From art of transplantation to scholarly look at jazz
As part of the celebration of the inauguration of Hugo F. Sonnenschein as the University's 11th president, a series of symposia will be held the afternoon of Wednesday, Oct. 20, following a special inaugural convocation.
The symposia, planned by the faculty inaugural committee, will focus on leading issues in five areas of teaching and research at the University. The programs will be free and open to the public. "TRANSPLANTATION: THE SECOND REVOLUTION" 2 p.m., Kent 120
Twenty-five years of progress in human organ transplantation and the future of transplantation will be the topics of a panel discussion with four faculty members in the Biological Sciences Division.
Since the first heart transplant was performed in 1968, the transplantation of hearts, kidneys, livers, pancreases and lungs has become increasingly common because of advances in surgical techniques and the development of anti-rejection drugs. The symposium will look at the state of the art of transplantation, the promise of basic research and the ethical implications of transplantation.
The panelists are Jeffrey Bluestone, Professor in the Ben May Institute and Pathology and Chairman of the Committee on Immunology; Jeffrey Leiden, Professor in Medicine and Chief of the Cardiology Section; Mark Siegler, Professor in Medicine and Director of the Center for Clinical Medical Ethics; and J. Richard Thistlethwaite Jr., Professor in Surgery and Chief of the Section of Transplantation. "THE EVOLUTION OF THE PHYSICAL UNIVERSE" 2 p.m., Kersten 115
The University's extensive research in the field of cosmology will be featured in a panel discussion by Astronomy & Astrophysics faculty members.
"One of the most exciting endeavors in science concerns origins -- where did we come from and where are we going? What happened in the first fraction of a second after the universe was formed? How can we find out?" said Michael Turner, Professor in Astronomy & Astrophysics and panel moderator. "We think those events are crucial in explaining what the universe is like today. The University of Chicago has played a major role in unraveling the early history of the universe, and we have bold plans for the future."
Turner will be joined by panelists Edward "Rocky" Kolb, Richard Kron and Noel Swerdlow, all Professors in Astronomy & Astrophysics. "LIBERAL EDUCATION AND THE ADVANCEMENT OF KNOWLEDGE" 2 p.m., Harper 130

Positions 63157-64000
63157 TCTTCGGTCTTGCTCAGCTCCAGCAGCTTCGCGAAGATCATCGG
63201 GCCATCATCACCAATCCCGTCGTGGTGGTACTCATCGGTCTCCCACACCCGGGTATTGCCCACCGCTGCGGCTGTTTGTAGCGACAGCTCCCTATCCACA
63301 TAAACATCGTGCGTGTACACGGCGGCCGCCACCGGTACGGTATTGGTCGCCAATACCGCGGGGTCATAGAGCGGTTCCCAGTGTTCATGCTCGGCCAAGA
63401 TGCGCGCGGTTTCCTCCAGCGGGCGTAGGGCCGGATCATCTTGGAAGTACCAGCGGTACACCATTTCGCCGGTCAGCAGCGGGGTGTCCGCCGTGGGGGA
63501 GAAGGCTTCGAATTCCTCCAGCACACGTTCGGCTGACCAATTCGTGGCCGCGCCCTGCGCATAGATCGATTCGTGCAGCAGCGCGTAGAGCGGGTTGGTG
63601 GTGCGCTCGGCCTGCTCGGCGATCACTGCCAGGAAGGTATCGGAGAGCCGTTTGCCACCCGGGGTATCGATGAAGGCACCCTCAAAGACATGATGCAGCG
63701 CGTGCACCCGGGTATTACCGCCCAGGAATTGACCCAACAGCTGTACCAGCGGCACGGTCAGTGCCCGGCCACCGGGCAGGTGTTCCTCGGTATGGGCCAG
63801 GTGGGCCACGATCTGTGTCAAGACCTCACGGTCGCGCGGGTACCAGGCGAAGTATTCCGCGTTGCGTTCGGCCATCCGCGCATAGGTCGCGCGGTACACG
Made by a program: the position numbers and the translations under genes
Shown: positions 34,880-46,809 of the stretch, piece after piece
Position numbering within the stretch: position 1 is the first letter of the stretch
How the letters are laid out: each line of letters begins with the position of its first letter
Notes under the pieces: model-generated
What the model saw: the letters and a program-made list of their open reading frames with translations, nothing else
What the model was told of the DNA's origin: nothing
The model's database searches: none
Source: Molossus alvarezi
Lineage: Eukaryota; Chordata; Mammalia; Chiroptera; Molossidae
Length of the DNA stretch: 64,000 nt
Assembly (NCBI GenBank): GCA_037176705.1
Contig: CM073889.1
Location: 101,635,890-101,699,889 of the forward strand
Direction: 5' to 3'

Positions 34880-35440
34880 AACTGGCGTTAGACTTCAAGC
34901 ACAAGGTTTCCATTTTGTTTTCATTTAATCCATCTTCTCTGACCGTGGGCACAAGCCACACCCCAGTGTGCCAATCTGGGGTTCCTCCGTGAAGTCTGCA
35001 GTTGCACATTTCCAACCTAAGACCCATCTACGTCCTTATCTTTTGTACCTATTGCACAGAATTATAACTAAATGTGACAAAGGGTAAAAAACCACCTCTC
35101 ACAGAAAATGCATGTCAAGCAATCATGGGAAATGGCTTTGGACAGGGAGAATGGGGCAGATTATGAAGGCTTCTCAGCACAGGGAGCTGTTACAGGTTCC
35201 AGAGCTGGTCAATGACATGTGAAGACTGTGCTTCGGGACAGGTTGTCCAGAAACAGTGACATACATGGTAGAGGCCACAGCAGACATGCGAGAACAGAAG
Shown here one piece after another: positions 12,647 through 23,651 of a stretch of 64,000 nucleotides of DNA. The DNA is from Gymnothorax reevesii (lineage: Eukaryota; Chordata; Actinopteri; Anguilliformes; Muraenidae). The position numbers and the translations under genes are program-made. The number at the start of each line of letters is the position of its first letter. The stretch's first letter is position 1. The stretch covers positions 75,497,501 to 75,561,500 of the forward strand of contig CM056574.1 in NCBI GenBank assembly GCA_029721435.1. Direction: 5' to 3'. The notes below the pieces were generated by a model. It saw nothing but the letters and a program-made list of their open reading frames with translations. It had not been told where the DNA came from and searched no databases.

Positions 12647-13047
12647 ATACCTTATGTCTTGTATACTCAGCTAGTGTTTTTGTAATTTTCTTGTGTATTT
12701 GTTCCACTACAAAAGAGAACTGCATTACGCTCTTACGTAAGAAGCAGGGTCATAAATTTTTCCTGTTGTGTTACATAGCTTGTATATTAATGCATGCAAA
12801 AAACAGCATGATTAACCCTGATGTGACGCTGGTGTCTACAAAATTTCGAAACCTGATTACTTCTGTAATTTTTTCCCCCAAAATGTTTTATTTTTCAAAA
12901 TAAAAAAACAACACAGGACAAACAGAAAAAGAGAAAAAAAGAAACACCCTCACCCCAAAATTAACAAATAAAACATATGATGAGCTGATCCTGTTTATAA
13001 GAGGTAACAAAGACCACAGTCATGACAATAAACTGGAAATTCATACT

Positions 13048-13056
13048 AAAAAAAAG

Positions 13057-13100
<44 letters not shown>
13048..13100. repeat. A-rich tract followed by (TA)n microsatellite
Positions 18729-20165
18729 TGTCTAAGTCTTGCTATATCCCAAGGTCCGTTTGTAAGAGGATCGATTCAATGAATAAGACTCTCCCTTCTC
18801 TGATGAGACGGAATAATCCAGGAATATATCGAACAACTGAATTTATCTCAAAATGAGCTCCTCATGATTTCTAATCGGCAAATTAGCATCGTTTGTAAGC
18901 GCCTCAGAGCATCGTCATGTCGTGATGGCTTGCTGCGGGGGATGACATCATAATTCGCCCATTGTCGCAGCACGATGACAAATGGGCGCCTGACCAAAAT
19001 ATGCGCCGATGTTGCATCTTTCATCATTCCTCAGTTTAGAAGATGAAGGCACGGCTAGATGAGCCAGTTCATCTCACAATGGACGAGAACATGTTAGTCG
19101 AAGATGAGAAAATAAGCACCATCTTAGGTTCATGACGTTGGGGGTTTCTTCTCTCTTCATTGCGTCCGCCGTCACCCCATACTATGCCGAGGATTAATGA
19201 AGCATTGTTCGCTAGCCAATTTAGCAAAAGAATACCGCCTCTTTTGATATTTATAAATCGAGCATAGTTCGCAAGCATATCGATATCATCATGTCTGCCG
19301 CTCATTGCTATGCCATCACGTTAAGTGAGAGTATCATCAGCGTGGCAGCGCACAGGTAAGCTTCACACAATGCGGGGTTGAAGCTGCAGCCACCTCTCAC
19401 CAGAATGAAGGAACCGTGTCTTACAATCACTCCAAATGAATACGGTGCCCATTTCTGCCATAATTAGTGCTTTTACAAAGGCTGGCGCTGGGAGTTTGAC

The establishment of a liberal-arts college within the framework of a major research university will be the focus of discussion at "Liberal Education and the Advancement of Knowledge: The Role of Collegiate Education in the Development of the American Research University."
The symposium will explore the history of this tradition in the United States, examining the advantages and disadvantages both for the college and for the university that contains it. A discussion of the University of Chicago's system and Chicago's role in the history of American research institutions will be featured.
The panelists are John Boyer, Dean of the College; Donald Levine, the Peter B. Ritzma Professor in Sociology and former Dean of the College; Richard Storr, professor emeritus of history at York University and author of "Harper's University"; and Roger Geiger, professor of education at Penn State. "MUSIC: THEORY AND PRACTICE" 3:30 p.m., Goodspeed Recital Hall
The interaction between the performance and the scholarly study of music will be explored by four scholars and composers who are members of the Music faculty.
"What do jazz musicians, performers of contemporary music, pianists and opera singers have in common? They often work closely with the Music faculty and students at the University of Chicago. This symposium will explore the workings -- and the problems -- of these relationships," said Philip Gossett, Dean of the Humanities Division and the Robert W. Reneker Distinguished Service Professor in Music. Gossett will moderate the session.
The panelists are Ingrid Monson, Assistant Professor in Music; Shulamit Ran, Professor in Music; Charles Rosen, Professor in the Committee on Social Thought; and Gossett, who will be joined by Ellen Harris, associate provost for the arts at MIT and former chair of the Music Department at Chicago. The session will include performances by the panelists or of the panelists' work and a demonstration by two musicians from the Association for the Advancement of Creative Music, the city's foremost experimental jazz ensemble. "ALTRUISM AND EGOTISM" 3:30 p.m., Swift Hall third-floor lecture room
Panelists will explore to what extent the assumption of rational self-interest best explains the social behavior of human beings.
"At one end of the spectrum, many social scientists -- often economists -- rely on the assumptions of self-interest," said Richard Epstein, the James Parker Hall Distinguished Service Professor in the Law School, who will moderate the panel. "On the other end, many anthropologists and sociologists regard these theories as too austere to account for the complex patterns of social behavior observed in both primitive and modern societies. The panelists will examine evidence supporting these rival concepts and will offer their own views."
The panelists are Gary Becker, University Professor in Economics and Sociology; Jon Elster, the Edward L. Ryerson Distinguished Service Professor in Political Science; and Marshall Sahlins, the Charles F. Grey Distinguished Service Professor in Anthropology.